Design

Improved Form UX

Jul 29, 2014

This past weekend, I focused on usability. My first stab on the layout of model forms was haphazard. While showing Cushion to a few people, I could see an obvious hesitation on where to start when creating a new project. All of a sudden, the user is presented with fields all over the place with no clear direction.

2014-07-29-new-form-layout

Believe it or not, I had a dream about the new layout and it’s the one I’m going with. Instead of letting the sections rest aside each other and reflow when needed, I just stack them and separate with dividers. Now, the sections actually represent the different views of Cushion (schedule and budget) and there’s a clear flow from top to bottom.

At first, I was worried there would be too much negative space in the smaller sections, like budget, but it doesn’t feel as bad—especially if I end up going with a budget range instead of a single value. Also, this layout allows me to potentially include mini visuals for each section that provides more context than just input fields. Imagine the budget section including the average budget for your projects or the average budget for the client of that project. All of a sudden, you have a better idea of where to start.

Along with a revision of the layout, I’ve been working on improving the actual input fields. From the start, I chose HTML5’s native input types, thinking these would take care of a ton of extra work in the early stages. Unfortunately, some of the native input types, like <input type='date'>, are cemented in ugly (can’t be styled) and don’t even work in common browsers like Safari.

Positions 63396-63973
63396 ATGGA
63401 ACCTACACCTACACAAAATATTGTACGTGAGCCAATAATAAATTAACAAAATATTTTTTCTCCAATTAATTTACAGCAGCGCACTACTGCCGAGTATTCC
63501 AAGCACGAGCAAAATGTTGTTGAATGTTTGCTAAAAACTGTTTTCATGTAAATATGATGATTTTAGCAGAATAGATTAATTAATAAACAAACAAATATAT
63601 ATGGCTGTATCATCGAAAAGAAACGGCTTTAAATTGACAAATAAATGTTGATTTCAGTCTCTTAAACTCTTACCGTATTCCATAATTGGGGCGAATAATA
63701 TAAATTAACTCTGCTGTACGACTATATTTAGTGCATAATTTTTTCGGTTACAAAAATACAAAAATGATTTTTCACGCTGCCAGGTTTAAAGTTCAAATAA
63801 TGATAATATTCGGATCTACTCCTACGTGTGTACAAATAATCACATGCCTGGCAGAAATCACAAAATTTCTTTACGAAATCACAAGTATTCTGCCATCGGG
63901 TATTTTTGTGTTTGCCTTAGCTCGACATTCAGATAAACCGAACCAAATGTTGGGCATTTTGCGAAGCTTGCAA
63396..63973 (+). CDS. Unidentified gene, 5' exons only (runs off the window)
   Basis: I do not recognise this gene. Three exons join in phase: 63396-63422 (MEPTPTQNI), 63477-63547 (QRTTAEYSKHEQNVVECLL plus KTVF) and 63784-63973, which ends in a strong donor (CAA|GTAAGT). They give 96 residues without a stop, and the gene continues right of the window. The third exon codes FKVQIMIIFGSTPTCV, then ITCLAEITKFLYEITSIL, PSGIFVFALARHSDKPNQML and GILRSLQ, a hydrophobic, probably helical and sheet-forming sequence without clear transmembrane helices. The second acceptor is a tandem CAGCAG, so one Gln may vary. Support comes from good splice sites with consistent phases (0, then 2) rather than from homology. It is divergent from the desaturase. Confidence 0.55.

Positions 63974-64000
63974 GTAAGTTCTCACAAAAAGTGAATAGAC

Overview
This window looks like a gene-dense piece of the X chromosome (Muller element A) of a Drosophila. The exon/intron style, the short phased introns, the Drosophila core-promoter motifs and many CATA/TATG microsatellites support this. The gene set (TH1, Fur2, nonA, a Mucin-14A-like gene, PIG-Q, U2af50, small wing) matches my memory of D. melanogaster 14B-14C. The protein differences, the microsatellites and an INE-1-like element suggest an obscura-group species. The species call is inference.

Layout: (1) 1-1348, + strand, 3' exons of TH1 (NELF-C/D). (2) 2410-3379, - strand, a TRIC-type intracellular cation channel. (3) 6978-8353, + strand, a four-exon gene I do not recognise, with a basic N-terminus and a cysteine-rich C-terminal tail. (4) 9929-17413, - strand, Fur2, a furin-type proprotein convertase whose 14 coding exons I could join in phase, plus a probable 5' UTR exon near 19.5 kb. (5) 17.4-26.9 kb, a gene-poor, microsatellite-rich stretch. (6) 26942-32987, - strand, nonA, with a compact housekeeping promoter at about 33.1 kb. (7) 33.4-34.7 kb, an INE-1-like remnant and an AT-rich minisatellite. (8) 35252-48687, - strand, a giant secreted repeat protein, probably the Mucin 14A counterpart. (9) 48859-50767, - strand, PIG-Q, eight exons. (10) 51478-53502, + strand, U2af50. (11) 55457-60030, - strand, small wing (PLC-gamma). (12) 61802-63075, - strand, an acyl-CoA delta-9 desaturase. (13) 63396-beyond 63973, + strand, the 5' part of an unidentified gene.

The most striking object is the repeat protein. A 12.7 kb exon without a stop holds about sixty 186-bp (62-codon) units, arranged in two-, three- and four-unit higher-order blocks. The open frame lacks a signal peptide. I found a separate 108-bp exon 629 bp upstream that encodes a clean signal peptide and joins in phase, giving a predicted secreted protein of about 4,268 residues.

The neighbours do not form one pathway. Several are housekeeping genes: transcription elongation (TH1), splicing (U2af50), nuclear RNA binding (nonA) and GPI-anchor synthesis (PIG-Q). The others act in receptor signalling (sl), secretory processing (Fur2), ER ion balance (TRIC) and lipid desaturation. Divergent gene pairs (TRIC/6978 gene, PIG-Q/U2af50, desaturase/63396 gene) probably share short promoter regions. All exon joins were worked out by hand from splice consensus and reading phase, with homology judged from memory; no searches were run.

2014-07-29-color-picker

The first input type I tackled was the color picker. I took a page from my buddies at Friends of the Web with their Dayswork app and provided a simple popover of suggested colors. I hate color pickers on the web that mimic those in design tools like Photoshop—they assume everyone is a designer. With suggested colors, any one of them will look good, and in most cases, you won’t need to use it because your client already has an established color. Considering this, the color picker is more of an easy way to get started.

2014-07-29-date-picker

Next, I addressed the date picker. For this, I wanted a design that is both useful and obvious to navigate—it should also have a couple Cushion-specific features that support the reasoning behind going custom. For instance, if the date is part of a range, the dates within the range should highlight to indicate that. Also, for validation purposes, you shouldn’t be able to pick a finish date that comes before the range’s start date.

2014-07-29-color-inheritance

In filling out the forms, I also realized how tedious the process felt. Because of this, I added value inheritance. Let’s say you create a new project, but it doesn’t necessarily call for a color other than its client’s. Before, you would need to re-enter your client’s color. Now, it defaults to using the client’s color unless specified otherwise.

2014-07-29-inline-client-inheritance

This also works reversely for the inline client creation. If you create a new project and set its color, the inline client will inherit that color by default.